3. South Street and the Magic Garden.

I’ve been ON South Street before but I haven’t really explored it in all that much detail until this visit. I do really like it. There are lots of neat little stores and great places to eat, and it’s also home to the Magic Garden. Isaiah Zagar is a local artist who’s done some of the murals (like the ones I mentioned last post) on the walls throughout the city. The Magic Garden is a large outdoor mural that you can walk through… and it’s probably better explained in pictures than words:




































.









.










.
















.






.
.








4. Eastern State Penitentiary.

Eastern State Penitentiary is a very old prison from the Pennsylvania system of incarceration. Called a penitentiary for a reason, the focus of the Pennsylvania system was on penitence, feeling sorry for the crime you committed. Because of this focus, in the Pennsylvania system the inmates were kept in complete isolation from each other. Walked from place to place with hoods over their heads, they lived and worked in isolation. The prisoners never saw or heard another prisoner during their time there. The guards also wore covers over their shoes to muffle the noise as they walked the corridor. The contrasting system was the New York system, where prisoners worked and ate together (although in silence).

Later as the system was considered unusually cruel, as well as incredibly expensive to run, the prison changed to more closely resemble prison systems today. During the years it has housed a few infamous inmates, including Al Capone (in a lavish cell) and even an inmate dog. Eventually with the advent of electronic gates and security systems, which couldn’t really be used at Eastern State, it was cheaper to use other facilities and the prison was closed, falling into ruin.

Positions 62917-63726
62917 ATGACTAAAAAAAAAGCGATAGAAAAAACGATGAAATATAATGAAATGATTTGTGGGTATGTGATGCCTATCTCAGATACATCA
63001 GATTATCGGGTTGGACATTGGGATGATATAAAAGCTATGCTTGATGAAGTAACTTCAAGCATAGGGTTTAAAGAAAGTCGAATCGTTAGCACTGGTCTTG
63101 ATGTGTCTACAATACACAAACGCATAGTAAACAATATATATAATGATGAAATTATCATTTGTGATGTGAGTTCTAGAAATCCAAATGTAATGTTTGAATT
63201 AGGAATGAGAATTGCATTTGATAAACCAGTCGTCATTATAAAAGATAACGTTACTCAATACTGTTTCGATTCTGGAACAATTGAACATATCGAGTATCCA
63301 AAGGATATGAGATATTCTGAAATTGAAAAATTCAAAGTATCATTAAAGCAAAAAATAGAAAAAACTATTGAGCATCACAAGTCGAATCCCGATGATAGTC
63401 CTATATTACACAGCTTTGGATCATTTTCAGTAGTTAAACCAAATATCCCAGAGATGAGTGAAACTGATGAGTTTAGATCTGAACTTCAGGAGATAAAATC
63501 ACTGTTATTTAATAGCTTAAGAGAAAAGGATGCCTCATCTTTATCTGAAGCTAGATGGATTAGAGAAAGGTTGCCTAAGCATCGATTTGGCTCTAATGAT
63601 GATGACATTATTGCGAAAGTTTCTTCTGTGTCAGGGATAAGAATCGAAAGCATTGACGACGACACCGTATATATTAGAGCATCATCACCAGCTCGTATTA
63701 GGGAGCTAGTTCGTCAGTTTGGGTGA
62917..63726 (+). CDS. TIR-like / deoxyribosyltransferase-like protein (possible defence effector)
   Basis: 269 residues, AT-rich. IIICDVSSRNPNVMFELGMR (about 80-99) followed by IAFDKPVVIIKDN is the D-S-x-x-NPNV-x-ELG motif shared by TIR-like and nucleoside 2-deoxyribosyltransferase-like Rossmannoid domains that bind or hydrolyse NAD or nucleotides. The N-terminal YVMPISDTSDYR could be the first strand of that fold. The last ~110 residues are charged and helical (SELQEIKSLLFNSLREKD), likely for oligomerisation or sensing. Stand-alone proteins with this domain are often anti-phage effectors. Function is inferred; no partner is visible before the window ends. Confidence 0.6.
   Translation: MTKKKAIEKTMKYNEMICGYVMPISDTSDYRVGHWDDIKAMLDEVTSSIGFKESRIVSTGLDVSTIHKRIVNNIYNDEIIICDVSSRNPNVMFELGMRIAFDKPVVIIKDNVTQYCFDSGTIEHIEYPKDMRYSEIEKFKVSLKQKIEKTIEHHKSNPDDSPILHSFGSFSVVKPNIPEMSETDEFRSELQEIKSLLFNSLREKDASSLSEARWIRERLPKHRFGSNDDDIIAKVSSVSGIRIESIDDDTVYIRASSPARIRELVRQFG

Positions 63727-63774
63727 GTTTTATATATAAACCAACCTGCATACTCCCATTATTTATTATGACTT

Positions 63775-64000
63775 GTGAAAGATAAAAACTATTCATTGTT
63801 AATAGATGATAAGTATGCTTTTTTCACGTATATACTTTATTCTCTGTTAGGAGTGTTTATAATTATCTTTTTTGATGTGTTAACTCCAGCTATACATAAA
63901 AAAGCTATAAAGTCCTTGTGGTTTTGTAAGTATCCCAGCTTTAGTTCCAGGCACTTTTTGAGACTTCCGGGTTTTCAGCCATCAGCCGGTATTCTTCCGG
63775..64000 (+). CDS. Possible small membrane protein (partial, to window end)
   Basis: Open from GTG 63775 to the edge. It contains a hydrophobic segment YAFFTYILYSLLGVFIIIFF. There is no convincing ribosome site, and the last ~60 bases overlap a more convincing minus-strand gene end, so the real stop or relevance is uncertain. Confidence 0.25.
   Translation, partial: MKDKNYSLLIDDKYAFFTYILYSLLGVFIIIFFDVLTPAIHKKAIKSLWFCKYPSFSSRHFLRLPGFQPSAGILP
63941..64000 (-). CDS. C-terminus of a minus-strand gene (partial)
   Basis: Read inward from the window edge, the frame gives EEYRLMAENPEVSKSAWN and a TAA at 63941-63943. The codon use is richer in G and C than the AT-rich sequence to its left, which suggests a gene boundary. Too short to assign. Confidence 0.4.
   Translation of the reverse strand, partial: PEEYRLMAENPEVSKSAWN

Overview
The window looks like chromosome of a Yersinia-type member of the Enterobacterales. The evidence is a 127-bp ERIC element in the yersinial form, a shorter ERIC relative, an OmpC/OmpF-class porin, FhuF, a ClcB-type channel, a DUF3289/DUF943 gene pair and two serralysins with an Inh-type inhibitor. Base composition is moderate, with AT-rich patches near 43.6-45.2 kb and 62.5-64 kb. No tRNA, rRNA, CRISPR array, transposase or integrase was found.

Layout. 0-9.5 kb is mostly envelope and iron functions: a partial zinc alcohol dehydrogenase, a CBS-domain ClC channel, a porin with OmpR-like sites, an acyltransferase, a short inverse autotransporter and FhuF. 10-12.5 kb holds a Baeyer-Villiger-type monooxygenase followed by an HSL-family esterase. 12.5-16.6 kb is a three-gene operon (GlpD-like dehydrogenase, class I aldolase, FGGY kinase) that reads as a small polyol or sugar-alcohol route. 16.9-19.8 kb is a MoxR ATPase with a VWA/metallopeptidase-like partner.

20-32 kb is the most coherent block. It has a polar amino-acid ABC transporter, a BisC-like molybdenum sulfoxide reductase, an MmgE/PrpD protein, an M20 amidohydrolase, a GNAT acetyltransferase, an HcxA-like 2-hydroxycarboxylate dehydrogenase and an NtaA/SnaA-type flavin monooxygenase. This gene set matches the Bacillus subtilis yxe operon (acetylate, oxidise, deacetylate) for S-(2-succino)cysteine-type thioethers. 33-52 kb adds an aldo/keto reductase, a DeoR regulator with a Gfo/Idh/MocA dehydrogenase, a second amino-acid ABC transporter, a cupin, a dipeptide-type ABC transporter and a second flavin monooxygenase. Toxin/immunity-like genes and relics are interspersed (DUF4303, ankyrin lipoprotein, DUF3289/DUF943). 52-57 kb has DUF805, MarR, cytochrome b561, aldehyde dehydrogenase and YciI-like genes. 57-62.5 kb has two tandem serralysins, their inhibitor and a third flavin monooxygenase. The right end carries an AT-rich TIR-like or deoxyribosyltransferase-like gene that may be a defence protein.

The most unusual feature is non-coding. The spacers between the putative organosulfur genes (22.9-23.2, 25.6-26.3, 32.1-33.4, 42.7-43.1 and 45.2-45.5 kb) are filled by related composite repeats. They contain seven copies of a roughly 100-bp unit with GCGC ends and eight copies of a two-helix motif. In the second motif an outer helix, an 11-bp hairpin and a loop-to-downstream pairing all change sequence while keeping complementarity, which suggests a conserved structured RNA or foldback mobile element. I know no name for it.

Rather than restore the facility, it has been turned into a ‘stabilized ruin’, which makes it a haven for artists (there are a few installations in the building), photographers and film makers. There is fantastic beauty in the peeling paint, crumbling walls and the haunting quiet, dark spaces. I love that they’ve chosen to do this with the space rather than restore it. It’s stunning.

America being America though, they can’t be COMPLETELY cool about it… they DO also run a giant haunted house here during October and they’re setting it up for the season when I’m there (they do use the outdoor and private spaces so the building isn’t ruined), and the attraction last year drew 100,000 people (the regular admission that year drew 150,000) which supports the upkeep of the building… a good thing I suppose. You have to walk through the attraction though and I tell you there’s no way I’d do it. The place is spooky enough!

Again, I’m going to let the pictures speak for themselves, but hopefully you’ll see why I fell in love with this place…



So there you have it. Not ‘typical’ Philly things this time but gorgeous new places I’m glad I explored. Pay the city a little visit. Look past the grime and the many things ‘Ben Franklin’ and there’s so much more to discover!! Unusual, spooky, beautiful and arty. I love Philadelphia to pieces.
Slideshow Report as Spam

Comments

Jess on

I have been to Eastern State for the Halloween haunted house and while it practically scared the pants off of me, it was totally worth it! Some October, come back o The States and we'll give it a go together. :)

sparkeflies
sparkeflies on

Eep! I'm such a scaredy cat, but... challenge accepted!!

Add Comment

Use this image in your site

Copy and paste this html: